- providing the understanding and basic skills required for active, compassionate participation in the life of the family, the community, the province, the nation, and a global society;
- cultivating a love of learning;
- recognizing the value of diversity among learners and communities;
- creating a safe, welcoming and positive school climate free of discrimination and harassment;
- seeking and welcoming parental involvement in school activities; and
- exploring creative approaches to education.
All boards must provide or purchase special education programs for exceptional students within their jurisdictions. While attendance of students in Junior and Senior Kindergarten programs is optional, effective September, 2014, all school boards are required to offer a full-day Junior and Senior Kindergarten program.
Principals are the educational leaders within their school communities and ensure that the programs that are in place are effective and align with board and ministry policies. They are responsible for supervising teachers and programs within their schools, and for measuring and communicating student achievement results. They work with their staff, parents, and the community to develop and implement school improvement plans that reflect school and board priorities and set strategies to improve student results. In consultation with their school council, and in alignment with board policy, principals are responsible for establishing the vision and direction for their school.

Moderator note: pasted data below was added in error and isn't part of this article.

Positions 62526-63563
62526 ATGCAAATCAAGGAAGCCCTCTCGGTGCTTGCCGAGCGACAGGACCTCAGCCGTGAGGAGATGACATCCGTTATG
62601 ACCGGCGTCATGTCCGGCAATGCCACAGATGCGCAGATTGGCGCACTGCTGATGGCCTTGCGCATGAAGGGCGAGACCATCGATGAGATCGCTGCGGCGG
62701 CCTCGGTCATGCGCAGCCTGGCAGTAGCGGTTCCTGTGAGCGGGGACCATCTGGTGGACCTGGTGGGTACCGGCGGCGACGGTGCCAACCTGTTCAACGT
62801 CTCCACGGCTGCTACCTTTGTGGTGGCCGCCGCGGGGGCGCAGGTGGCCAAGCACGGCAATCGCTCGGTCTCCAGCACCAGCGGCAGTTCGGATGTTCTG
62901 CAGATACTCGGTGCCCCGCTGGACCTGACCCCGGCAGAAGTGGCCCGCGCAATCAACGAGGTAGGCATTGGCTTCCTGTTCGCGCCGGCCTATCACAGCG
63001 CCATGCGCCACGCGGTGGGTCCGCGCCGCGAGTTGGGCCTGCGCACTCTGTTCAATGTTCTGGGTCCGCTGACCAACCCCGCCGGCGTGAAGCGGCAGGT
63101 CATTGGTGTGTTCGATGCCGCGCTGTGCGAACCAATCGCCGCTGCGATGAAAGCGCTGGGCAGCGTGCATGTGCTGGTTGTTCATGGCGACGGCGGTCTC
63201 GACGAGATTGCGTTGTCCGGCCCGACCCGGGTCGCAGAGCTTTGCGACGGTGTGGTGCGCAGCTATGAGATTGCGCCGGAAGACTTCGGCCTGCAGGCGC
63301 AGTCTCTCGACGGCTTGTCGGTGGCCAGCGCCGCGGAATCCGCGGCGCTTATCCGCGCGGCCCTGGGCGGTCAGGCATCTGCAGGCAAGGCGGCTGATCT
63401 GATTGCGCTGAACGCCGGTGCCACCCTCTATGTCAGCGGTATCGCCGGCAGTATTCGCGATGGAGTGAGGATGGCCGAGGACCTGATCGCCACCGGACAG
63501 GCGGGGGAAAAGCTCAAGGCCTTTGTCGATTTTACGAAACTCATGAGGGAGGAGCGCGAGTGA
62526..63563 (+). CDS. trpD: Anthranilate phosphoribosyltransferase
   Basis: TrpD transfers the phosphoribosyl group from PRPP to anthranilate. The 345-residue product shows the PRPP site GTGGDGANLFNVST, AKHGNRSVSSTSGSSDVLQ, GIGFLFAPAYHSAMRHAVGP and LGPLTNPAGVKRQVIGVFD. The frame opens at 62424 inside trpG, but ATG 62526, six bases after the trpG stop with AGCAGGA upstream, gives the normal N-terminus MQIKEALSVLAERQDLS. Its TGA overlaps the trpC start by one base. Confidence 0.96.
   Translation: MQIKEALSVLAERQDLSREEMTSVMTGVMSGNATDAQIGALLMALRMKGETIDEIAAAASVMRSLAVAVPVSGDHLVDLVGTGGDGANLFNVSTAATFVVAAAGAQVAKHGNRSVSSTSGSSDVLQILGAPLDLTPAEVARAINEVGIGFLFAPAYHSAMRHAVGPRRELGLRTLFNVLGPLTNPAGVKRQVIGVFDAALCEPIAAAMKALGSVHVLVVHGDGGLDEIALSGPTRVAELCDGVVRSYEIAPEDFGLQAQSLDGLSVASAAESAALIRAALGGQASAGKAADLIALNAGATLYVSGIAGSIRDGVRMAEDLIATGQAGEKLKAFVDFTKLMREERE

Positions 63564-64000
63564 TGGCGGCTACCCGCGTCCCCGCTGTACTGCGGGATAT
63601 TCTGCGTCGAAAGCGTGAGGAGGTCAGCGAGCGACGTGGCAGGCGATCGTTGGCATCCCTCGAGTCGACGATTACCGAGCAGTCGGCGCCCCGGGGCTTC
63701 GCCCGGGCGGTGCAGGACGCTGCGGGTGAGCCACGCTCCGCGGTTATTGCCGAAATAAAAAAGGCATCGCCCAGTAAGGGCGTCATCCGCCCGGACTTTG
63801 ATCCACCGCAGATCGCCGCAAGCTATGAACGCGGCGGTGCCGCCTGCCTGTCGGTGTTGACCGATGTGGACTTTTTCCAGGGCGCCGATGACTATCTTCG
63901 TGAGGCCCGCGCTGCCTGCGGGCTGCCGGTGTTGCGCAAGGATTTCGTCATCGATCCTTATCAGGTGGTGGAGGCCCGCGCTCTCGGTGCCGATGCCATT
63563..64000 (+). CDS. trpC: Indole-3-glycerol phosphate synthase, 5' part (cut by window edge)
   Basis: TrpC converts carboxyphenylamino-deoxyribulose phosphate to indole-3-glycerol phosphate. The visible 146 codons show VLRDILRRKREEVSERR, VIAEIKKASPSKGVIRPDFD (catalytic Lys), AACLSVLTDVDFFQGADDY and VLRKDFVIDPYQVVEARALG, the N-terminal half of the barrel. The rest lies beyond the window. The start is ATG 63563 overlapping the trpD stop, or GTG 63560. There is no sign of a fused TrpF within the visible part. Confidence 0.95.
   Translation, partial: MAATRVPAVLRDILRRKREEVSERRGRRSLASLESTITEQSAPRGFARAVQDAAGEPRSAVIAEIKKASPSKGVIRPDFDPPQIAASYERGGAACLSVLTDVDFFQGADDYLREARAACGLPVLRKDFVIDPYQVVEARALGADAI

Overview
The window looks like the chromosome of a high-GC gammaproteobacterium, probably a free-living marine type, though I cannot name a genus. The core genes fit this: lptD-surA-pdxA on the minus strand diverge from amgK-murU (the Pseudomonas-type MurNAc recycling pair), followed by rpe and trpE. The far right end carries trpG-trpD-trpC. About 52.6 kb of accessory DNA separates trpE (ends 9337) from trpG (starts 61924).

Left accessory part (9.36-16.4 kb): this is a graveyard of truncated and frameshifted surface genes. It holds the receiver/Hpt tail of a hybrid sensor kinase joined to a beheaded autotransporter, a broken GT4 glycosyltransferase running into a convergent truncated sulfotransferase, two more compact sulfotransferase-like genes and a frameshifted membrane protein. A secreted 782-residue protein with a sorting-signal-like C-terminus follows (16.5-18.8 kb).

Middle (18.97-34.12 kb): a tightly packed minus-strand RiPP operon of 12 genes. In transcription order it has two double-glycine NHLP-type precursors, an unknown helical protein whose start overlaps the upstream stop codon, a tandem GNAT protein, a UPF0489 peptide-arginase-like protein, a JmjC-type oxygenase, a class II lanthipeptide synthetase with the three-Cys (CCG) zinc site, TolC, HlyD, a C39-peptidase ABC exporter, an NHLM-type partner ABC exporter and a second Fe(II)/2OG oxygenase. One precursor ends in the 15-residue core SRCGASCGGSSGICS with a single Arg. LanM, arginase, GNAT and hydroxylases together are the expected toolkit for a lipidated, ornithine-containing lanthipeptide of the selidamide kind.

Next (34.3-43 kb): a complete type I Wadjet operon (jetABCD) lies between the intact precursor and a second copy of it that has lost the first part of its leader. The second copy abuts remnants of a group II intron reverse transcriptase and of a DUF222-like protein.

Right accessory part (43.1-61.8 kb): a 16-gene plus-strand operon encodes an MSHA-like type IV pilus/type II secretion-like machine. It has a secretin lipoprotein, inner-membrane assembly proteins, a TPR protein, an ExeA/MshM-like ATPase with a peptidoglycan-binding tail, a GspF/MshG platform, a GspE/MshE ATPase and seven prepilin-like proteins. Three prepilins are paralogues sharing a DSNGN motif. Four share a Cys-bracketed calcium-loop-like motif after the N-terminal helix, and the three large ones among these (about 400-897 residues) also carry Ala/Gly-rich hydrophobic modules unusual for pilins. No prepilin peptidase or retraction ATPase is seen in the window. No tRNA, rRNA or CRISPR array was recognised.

Teachers are the front-line representatives of the education system. Their many activities go beyond teaching the Ontario curriculum and include encouraging students to pursue learning, maintaining classroom discipline, and evaluating students’ learning and progress. Many teachers choose to participate in supervising activities that occur outside the regular instruction program and are designed to enrich students’ school-related experience and support educational goals. Examples include sports, arts and cultural activities.
Funding for education is the second largest portion of the Ontario budget, after Health Care. The total budget for education in Ontario in 2014 is $22.5 billion. Financial planning is a vital and integral part of the overall planning responsibilities of school boards in areas of program, capital and facilities, and long-term strategy that will ensure effective stewardship of the board’s resources. Education funding for school boards is determined by the Ministry of Education and school boards are required to develop a balanced budget within the funding allocated to them by the Ministry.
The revenue that each board receives is based on a funding formula, known as the Grants for Student Needs (GSN). The funding formula is designed to distribute funds equitably among all school boards across the province. The purpose of the Grants for Student Needs is to: